Yesterday afternoon, the General Assembly adjourned from the last regularly scheduled session day of the year. Per the Illinois Constitution, any bill, including the budget, passed after May 31 requires a super-majority vote to go in to effect immediately. Otherwise, legislation cannot be implemented until next summer.
Over the last week, the General Assembly passed 18 bills which together make up a spending package for all of state government for Fiscal Year 2016, which begins July 1. The spending adds up to a total of about $36 billion. Under our current state revenue structure, we’re expected to collect about $32 billion over the year, leaving a significant shortfall.
I voted against the budget bills presented in the House precisely because they do not add up. We can do better, and I am confident we will do better as this session goes into overtime. We will have time to set aside the distractions of other issues, work through our differences and find the right mix of revenue and spending cuts to develop a budget that meets the priorities of the citizens of the state of Illinois.
The spending package includes significant cuts, including $400 million in reductions for Medicaid, cuts in operations in every state agency except the Department of Corrections, and cuts to higher education of 6.5%. All of these cuts are in addition to 2.5% across the board cuts in the Fiscal Year 2015 budget.
We will be returning to Springfield later this week to continue working towards a mutually acceptable compromise. I remain committed to working with the governor and my colleagues in the legislature to develop a package of budget and structural reforms that builds on the progress we’ve made.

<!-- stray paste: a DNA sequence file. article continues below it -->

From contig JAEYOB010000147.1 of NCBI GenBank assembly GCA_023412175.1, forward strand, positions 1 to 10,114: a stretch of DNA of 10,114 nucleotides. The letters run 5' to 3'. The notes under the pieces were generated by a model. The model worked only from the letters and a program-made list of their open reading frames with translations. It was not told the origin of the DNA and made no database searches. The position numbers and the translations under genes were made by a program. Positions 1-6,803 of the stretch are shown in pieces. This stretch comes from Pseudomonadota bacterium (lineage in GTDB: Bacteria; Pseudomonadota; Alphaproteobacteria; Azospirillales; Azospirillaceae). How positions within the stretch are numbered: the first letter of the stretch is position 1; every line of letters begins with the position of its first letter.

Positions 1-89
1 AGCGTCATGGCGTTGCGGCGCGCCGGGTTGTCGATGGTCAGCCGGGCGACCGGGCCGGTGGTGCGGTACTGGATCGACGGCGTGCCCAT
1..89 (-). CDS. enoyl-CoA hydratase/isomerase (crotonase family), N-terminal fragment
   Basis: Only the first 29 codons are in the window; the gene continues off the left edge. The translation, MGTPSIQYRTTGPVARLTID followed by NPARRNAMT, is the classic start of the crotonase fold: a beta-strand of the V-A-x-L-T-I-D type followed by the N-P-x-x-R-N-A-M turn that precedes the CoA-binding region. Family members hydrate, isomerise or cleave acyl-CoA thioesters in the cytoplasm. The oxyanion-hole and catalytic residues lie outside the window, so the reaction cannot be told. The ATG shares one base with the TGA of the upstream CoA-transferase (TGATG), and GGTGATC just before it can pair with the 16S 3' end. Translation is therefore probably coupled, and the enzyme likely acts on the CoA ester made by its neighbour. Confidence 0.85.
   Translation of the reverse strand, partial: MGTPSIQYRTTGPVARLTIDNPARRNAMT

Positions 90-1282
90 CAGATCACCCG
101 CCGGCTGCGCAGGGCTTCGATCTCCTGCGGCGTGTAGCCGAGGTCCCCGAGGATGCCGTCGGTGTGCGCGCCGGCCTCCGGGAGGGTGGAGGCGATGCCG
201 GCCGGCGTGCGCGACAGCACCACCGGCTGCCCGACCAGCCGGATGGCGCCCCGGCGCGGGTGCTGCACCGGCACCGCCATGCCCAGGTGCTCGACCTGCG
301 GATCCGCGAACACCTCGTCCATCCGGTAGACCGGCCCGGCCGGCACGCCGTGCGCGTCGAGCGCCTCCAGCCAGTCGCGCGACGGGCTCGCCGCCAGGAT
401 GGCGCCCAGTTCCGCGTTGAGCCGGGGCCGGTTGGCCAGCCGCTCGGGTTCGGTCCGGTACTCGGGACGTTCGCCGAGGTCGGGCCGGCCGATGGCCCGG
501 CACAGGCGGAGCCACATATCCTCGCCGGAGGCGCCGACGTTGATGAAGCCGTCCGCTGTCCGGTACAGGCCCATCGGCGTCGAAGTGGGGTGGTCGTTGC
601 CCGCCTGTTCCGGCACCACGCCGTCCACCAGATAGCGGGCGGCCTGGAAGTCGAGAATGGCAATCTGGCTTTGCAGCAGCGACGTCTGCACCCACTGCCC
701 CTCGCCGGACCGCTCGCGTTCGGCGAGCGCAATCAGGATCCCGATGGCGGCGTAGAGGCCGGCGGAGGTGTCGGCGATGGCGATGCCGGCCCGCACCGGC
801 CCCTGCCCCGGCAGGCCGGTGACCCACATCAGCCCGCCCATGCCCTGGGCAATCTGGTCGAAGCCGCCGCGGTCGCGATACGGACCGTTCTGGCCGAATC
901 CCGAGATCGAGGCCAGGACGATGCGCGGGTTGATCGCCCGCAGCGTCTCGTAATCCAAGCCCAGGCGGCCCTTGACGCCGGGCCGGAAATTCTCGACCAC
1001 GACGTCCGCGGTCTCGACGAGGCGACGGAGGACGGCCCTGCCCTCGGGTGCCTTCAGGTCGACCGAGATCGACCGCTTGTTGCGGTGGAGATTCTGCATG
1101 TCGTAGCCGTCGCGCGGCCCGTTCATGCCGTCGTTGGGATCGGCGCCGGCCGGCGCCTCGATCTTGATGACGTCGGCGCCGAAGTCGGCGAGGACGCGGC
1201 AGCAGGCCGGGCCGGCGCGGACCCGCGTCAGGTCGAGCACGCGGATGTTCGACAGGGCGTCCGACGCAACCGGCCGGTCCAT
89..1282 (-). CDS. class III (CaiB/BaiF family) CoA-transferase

Looking back over this session, I am proud that several of my bills passed both chambers and will be sent to the governor. They range in topic from juvenile criminal justice reform, to election law, to streamlining business permitting.
SB1560 and HB3718 are two bills I am particularly excited about. The former addresses a number of issues within the state Department of Juvenile Justice and the latter restores judicial discretion to the process in which juveniles are charged with crimes. Together, they constitute the most significant criminal justice reform passed in Springfield this year. When implemented, they will help to right-size our juvenile corrections system and provide for better outcomes for youth charged with and convicted of crimes.
I am particularly proud of passing SB1265 through the House. This bill brings Illinois into compliance with federal laws governing special elections to Congress. It will help to ensure members of the armed forces serving overseas are given adequate time to participate in special elections.
SB1672 is a bill that established an independent process for the issuance of air quality permits in Illinois. Under current law, the state operates under federal guidelines. Developing our own system will allow for more expeditious delivery of permits. I was happy to help craft a compromise between the environmental and business communities to pass this bill.
Energy policy was the subject of a great many meetings and hearings throughout the session. Three different proposals have been introduced to set a course for our state’s energy future. None of the bills ultimately came for a vote in the House, but all have had significant evaluation. In the coming months, I expect negotiations to continue and ultimately result in a compromise bill incorporating elements of all three proposals.
Thank you for reading and giving me the opportunity to serve you in Springfield. This will be an active summer for the legislature. Please continue to share your thoughts and input with me. It is an honor to represent you.